I found “The Austen Escape” to be just that – an entertaining escape. The story was both humorous and fiercely serious at the same time. Written from Mary’s point of view, it allows the reader to experience her emotions as she deals with the challenges in her life.

A strong woman who works in a high tech industry, Mary seems somewhat out of her element at the English manor house where she has reluctantly agreed to spend a two-week holiday with her best friend Isabel. Mary is definitely not the type of gal who enjoys dressing up in Victorian era costumes and pretending to be a character from one of Jane Austen’s novels. But she is in need of an escape and Isabel needs her – more than either of them could have imagined.

Best friend of not, Isabel has not been the best friend to Mary over the years, or so it seemed to Mary. Often self-centered, Isabel has hurt Mary frequently but Mary has remained loyal to a fault. Over the course of the story Mary has proven that loyalty over and over. I liked how Mary began to understand things about their past through a different perspective and the healing that took place as a result. There was also be a bit of romance in store for Mary.

I enjoyed “The Austen Escape” enough to want to go back and read this author’s previous novels. I can only hope I will find the time to do so.

I voluntarily reviewed a copy of this book provided by Amazon Vine. A favorable review was not required. All views expressed are my own.


Falling into the past will change their futures forever.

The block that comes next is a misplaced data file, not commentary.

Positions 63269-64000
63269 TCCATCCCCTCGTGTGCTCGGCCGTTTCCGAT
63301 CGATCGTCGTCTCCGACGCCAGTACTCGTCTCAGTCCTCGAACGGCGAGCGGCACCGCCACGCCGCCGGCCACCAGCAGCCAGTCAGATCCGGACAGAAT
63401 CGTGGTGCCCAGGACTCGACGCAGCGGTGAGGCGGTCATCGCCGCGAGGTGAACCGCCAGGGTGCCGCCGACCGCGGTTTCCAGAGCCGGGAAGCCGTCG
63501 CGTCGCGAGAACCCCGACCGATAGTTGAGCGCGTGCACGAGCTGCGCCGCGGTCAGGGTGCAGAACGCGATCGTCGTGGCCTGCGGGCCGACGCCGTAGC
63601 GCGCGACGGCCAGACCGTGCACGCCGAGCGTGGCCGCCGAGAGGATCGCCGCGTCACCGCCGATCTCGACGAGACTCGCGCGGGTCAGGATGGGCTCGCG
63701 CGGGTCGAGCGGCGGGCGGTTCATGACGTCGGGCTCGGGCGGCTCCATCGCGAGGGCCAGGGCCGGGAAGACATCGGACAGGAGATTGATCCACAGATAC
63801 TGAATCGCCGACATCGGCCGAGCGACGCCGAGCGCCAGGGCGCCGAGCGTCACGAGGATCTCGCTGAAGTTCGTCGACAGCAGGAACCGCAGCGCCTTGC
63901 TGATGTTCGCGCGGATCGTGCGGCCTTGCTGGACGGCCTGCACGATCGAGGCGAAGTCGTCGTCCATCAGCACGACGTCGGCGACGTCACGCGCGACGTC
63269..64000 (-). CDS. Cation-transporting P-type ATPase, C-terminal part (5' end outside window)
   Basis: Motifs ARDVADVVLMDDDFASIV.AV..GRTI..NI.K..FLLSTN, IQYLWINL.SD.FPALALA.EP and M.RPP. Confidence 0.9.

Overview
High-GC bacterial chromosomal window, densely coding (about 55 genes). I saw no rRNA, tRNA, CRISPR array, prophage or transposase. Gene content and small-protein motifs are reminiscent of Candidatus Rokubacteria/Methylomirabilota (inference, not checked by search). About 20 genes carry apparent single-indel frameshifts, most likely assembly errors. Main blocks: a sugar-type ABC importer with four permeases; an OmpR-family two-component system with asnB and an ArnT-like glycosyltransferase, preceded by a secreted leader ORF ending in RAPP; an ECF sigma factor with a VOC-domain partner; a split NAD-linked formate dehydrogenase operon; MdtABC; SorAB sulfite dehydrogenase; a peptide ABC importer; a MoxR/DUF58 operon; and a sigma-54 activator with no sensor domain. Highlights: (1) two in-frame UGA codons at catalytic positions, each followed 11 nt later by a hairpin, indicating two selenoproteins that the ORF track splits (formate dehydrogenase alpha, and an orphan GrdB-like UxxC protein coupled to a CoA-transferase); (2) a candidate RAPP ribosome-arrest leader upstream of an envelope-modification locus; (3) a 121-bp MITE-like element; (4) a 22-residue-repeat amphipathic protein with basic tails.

Mary Davies finds safety in her ordered and productive life. Working as an engineer, she genuinely enjoys her job and her colleagues—particularly a certain adorable and intelligent consultant. But something is missing. When Mary’s estranged childhood friend, Isabel Dwyer offers her a two-week stay in a gorgeous manor house in England, she reluctantly agrees in hopes that the holiday will shake up her quiet life in just the right ways.

But Mary gets more than she bargained for when Isabel loses her memory and fully believes she lives in Jane Austen’s Bath. While Isabel rests and delights in the leisure of a Regency lady, attended by other costume-clad guests, Mary uncovers startling truths about their shared past, who Isabel was, who she seems to be, and the man who now stands between them.

Outings are undertaken, misunderstandings arise, and dancing ensues as this company of clever, well-informed people, who have a great deal of conversation, work out their lives and hearts.


Katherine Reay has enjoyed a life-long affair with the works of Jane Austen and her contemporaries — who provide constant inspiration both for writing and for life. Katherine’s first novel, Dear Mr. Knightley, was a 2014 Christy Award Finalist and winner of the 2014 INSPY Award for Best Debut as well as Carol Awards for both Best Debut and Best Contemporary. She is also the writer behind Lizzy & Jane and the The Bronte Plot – all contemporary stories with a bit of “classics” flair. Katherine holds a BA and MS from Northwestern University and is a wife, mother, runner, former marketer, avid chocolate consumer and, randomly, a tae kwon do black belt. After living all across the country and a few stops in Europe, Katherine and her family recently moved back to Chicago.